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CVM Graduate Returns Home to Help Animals & People

Nikki Schweizer loved a children’s book when she was a little girl. It was a German story with a character who was a veterinarian, riding around in an open Jeep helping horses and other animals in need.

“I wanted to be just like him,” Schweizer remembered.

After graduating from Hickory High School in 2005, she double majored at N.C. State University in animal science and German.

“My family’s German, so that’s where the heritage ties come in,” she said.

Last month, with a degree from N.C. State’s College of Veterinary Medicine in food animal medicine, she embarked on a path not dissimilar to that of the storybook veterinarian she remembered from her childhood – except Schweizer now rides around Catawba and surrounding counties in a Chevrolet Tahoe instead of a Jeep.

“I really liked academia, I liked teaching, and I loved Raleigh. But coming home was really important to me as well. I know that’s a tough thing – for Hickory to get young people back – but I had the opportunity to come back and I said, ‘You know what? I’m going to try it on my own. I’m going to help the people that raised me.’”

Thus, Henry River Mobile Veterinary Services was born.

Schweizer’s usual workday is unlike that of veterinarians who run clinics similar to doctors’ offices for animals. She cruises around Catawba and surrounding counties, fielding scheduled and emergency appointments, opening the back gate of her Tahoe when she arrives at a farm to reveal a metal cabinet with compartments for needles, syringes, drugs and bandages. She does some surgeries right on the farms.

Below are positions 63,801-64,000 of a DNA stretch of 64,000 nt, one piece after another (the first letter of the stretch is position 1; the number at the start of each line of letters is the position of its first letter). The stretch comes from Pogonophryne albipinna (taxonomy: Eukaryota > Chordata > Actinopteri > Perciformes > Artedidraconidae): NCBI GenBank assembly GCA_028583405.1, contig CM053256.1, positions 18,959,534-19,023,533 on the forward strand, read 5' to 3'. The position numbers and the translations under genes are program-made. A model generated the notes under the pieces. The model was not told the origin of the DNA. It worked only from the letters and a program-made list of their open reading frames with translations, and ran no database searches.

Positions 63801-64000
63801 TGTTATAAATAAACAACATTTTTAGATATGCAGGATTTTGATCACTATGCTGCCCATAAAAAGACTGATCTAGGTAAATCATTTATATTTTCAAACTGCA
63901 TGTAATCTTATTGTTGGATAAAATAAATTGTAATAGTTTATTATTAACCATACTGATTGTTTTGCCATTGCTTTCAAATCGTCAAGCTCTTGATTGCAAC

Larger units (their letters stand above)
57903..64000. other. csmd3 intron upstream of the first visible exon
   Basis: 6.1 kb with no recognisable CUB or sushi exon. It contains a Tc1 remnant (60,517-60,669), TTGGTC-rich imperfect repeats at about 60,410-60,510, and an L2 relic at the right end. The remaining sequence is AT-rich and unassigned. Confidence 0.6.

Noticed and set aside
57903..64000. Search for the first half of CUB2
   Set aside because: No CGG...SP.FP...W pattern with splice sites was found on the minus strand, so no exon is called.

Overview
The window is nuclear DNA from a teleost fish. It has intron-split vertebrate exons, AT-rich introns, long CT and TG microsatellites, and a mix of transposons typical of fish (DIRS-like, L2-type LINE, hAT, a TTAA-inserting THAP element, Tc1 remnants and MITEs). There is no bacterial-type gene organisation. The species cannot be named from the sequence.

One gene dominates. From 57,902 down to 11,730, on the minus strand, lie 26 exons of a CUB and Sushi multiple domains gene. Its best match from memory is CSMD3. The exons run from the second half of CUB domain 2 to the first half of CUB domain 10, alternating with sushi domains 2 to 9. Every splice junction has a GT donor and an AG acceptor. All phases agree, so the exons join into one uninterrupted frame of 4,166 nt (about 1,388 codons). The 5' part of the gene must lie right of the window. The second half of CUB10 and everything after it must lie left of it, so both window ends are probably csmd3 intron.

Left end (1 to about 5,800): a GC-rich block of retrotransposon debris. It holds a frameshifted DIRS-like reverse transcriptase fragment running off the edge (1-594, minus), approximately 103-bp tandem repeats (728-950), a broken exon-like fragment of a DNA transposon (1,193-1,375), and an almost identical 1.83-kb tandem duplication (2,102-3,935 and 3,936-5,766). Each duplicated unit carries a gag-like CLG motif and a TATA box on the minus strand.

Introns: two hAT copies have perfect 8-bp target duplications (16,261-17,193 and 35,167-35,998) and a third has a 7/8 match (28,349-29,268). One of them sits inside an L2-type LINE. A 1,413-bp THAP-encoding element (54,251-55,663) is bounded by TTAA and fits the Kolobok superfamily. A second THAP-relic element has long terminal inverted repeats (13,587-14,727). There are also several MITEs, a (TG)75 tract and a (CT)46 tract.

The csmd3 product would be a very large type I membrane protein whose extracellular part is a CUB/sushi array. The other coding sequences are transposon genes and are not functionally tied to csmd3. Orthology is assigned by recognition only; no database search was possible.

She is a 24/7, one-woman show, except on the days her dog, Cooper, rides along with her. “He’s my truck dog,” she said.

Many of the people who are Schweizer’s clients train and board horses at Foothills Equestrian Center in Taylorsville. That’s where she started horse riding, and one of the places that fostered her love of animals. “I’ve ridden horses since I was 8. I really like working with the animals and being able to help the people – that’s one of those things you don’t realize, that it’s going to be more about the people than the animals when you go into veterinary medicine,” she said.

Her work is generally with large animals including horses. She especially enjoys caring for ruminants–mammals with four compartments to their stomachs–such as cows, sheep and goats, that are part of the food animal industry.

Although she maintains the strong interest in horses she had as a child, her studies have broadened her interests to a variety of animals. “There’s so many more species of animals I’m interested in, I don’t really want to focus on one,” she said. She admits her job isn’t easy, but it’s what she said she’s always known she wanted to do.

“Everyone wants to paint this rosy picture that you get to play with puppies and kittens all day. You don’t. I wish you did. It’s a lot of debt, it’s a lot of school, it’s a lot of time, and it’s a lot of sacrifice. But I couldn’t see myself doing anything different.”

–By ALEX FRICK Reprinted with permission from the Hickory Record.